Retail News Breaks Archives
Report flags domain providers for 'rogue' Internet pharmacies
May 5th, 2010
PORTLAND, Ore. – A report by Internet compliance firms LegitScript and KnujOn has identified five Internet firms providing domain name registration services to so-called "rogue" Internet pharmacies that display fake pharmacy licenses or sell prescription drugs without a prescription.
LegitScript said this week that between December 2009 and April 2010, it and KnujOn provided 16 domain name registrars with evidence that their services were being abused by rogue online pharmacies. The evidence included letters from pharmacy licensing boards stating that the pharmacy licenses displayed on the web sites were forgeries and screen shots showing that the sites were selling prescription drugs like OxyContin or Viagra without a prescription.
According to the report, 11 of the registrars suspended services to the sites, but five others — eNom (DemandMedia), UK2Group, Moniker, CentroHost and Realtime Register — allowed some or all of the sites to continue using their paid services.
LegitScript is deemed by the National Association of Boards of Pharmacy as the only independent online pharmacy verification program adhering to NABP standards. Knujon is a provider of online security solutions that specializes in thwarting e-mail-based threats, notably spam.
"We applaud Registrars like GoDaddy, SpiritDomains and Directi who acted swiftly to ensure that their registration services are not being used to facilitate criminal activity," LegitScript president John Horton said in a statement. "We urge eNom, UK2Group and CentroHost to explain why they are the only registrars that received evidence that these pharmacy licenses are forgeries but still allow these no-prescription-required web sites to use their paid services."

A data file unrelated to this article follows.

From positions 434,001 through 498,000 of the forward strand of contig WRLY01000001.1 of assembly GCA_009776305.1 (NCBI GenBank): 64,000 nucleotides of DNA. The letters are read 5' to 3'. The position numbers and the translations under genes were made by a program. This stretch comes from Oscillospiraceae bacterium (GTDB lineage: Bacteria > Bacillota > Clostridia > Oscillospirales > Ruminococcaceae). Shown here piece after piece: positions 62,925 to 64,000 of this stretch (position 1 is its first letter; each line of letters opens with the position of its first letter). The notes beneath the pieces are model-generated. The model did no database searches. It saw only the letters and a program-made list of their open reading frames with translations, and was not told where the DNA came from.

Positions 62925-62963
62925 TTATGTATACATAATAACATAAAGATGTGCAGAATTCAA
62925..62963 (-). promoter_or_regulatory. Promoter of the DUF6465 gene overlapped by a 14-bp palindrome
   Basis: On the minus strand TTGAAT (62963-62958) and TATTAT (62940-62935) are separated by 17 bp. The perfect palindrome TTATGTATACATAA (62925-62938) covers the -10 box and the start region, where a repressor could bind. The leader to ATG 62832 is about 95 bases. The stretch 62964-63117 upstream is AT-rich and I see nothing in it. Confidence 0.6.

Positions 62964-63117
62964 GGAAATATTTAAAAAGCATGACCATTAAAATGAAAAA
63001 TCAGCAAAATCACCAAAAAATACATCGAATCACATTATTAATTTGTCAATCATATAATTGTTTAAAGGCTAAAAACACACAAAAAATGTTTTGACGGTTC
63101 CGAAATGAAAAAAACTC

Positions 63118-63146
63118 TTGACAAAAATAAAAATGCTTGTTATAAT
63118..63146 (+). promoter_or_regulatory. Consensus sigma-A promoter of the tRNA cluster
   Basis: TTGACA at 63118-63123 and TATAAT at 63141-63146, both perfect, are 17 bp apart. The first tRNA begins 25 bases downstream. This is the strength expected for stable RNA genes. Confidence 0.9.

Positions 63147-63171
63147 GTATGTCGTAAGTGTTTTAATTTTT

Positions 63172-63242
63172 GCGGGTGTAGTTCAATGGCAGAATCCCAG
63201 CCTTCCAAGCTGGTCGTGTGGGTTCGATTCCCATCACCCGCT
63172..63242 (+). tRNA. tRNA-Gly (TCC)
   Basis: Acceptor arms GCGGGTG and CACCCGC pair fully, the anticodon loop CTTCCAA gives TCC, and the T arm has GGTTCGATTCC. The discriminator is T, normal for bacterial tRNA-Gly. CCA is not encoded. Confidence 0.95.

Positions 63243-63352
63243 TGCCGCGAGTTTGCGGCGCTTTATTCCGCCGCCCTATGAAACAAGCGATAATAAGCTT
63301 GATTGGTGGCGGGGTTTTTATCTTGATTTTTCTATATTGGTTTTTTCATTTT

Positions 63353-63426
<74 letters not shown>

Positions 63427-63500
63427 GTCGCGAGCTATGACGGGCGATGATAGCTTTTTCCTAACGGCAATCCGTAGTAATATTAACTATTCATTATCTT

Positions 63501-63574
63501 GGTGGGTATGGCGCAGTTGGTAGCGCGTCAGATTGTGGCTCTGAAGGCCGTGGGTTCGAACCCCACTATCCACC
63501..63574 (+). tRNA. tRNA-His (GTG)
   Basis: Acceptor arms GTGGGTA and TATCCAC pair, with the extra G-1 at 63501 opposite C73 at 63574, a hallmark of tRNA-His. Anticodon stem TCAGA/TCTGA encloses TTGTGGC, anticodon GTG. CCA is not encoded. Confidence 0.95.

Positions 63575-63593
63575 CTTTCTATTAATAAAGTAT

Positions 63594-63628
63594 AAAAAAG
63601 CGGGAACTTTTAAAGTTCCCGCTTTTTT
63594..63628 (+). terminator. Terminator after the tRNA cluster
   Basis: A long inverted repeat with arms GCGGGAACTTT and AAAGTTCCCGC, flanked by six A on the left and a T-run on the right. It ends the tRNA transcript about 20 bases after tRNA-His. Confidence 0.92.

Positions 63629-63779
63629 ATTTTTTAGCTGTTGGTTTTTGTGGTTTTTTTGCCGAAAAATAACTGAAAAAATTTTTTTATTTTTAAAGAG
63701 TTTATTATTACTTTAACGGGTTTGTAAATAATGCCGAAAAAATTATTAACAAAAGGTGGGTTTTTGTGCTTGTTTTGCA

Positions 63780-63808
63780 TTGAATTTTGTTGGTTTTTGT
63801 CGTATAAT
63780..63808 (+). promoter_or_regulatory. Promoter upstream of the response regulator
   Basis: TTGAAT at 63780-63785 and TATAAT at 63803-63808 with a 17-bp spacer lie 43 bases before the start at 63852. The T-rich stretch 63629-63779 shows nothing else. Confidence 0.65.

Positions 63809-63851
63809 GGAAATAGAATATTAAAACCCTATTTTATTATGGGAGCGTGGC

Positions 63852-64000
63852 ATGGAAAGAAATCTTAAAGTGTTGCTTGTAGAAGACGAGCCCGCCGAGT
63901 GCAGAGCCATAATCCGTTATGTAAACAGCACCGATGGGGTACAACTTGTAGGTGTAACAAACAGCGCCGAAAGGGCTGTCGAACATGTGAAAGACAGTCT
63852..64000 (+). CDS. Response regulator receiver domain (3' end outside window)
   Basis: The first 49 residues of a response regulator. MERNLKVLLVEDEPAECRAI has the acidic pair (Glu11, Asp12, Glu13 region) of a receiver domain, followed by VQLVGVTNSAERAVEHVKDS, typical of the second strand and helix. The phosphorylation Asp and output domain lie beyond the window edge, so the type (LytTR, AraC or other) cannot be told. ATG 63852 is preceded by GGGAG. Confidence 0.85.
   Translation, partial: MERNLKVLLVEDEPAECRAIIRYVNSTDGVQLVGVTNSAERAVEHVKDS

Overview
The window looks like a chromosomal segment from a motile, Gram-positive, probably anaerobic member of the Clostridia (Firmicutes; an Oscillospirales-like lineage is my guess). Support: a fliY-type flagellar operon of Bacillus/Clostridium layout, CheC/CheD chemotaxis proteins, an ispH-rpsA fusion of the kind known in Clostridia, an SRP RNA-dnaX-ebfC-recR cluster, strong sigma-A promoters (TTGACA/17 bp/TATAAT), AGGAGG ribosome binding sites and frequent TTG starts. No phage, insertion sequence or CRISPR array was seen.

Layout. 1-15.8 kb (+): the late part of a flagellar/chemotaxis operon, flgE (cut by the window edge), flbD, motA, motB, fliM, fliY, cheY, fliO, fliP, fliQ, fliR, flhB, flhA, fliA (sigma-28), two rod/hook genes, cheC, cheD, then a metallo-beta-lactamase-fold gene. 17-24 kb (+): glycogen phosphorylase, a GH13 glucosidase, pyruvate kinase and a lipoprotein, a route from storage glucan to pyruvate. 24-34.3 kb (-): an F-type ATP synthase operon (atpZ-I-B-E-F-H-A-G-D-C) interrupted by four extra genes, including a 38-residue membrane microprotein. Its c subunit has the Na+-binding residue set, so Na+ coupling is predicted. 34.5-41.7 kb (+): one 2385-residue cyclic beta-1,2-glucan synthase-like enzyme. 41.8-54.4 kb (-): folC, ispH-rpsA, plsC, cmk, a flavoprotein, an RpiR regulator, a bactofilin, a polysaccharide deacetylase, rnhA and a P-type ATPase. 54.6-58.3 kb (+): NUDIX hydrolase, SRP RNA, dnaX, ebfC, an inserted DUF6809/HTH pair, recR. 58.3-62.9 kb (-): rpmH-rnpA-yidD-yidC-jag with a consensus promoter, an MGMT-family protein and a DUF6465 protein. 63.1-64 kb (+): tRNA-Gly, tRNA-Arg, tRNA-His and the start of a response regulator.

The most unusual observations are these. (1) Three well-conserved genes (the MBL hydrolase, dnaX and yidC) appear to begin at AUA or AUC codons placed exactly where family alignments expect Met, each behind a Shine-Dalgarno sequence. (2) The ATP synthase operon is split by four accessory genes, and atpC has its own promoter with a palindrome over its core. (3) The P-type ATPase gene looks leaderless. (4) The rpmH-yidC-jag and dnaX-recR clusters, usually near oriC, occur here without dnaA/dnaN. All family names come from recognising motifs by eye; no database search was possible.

The report also criticizes Registrars eNom, Moniker and Realtime Register for allowing the continuing use of their services by web sites selling drugs like OxyContin, Xanax or "generic Viagra" without requiring a valid prescription.
LegitScript said the study focuses on an Internet drug ring called "EvaPharmacy" that consists of more than 8,000 online pharmacies that display fake pharmacy licenses, ostensibly from the United States and Canada. A test purchase from an eNom-registered EvaPharmacy site resulted in drugs that arrived from India without a prescription, according to LegitScript.
"Our research puts illicit pharmacy at the center of all cybercrime — spam, WHOIS fraud, malware and domain hijackings," commented Garth Bruen, president of KnujOn. "The dirty little secret about this kind of cybercrime is that it only exists because registrars tolerate it."
In March, Portland, Ore.-based LegitScript announced an alliance with SiteJabber.com, an online consumer protection service, to help consumers identify trustworthy prescription drug web sites and avoid fraudulent ones. At the time, LegitScript said it had classified over 35,000 prescription drug sites as "rogue" and approved more than 300 Internet pharmacies as legitimate.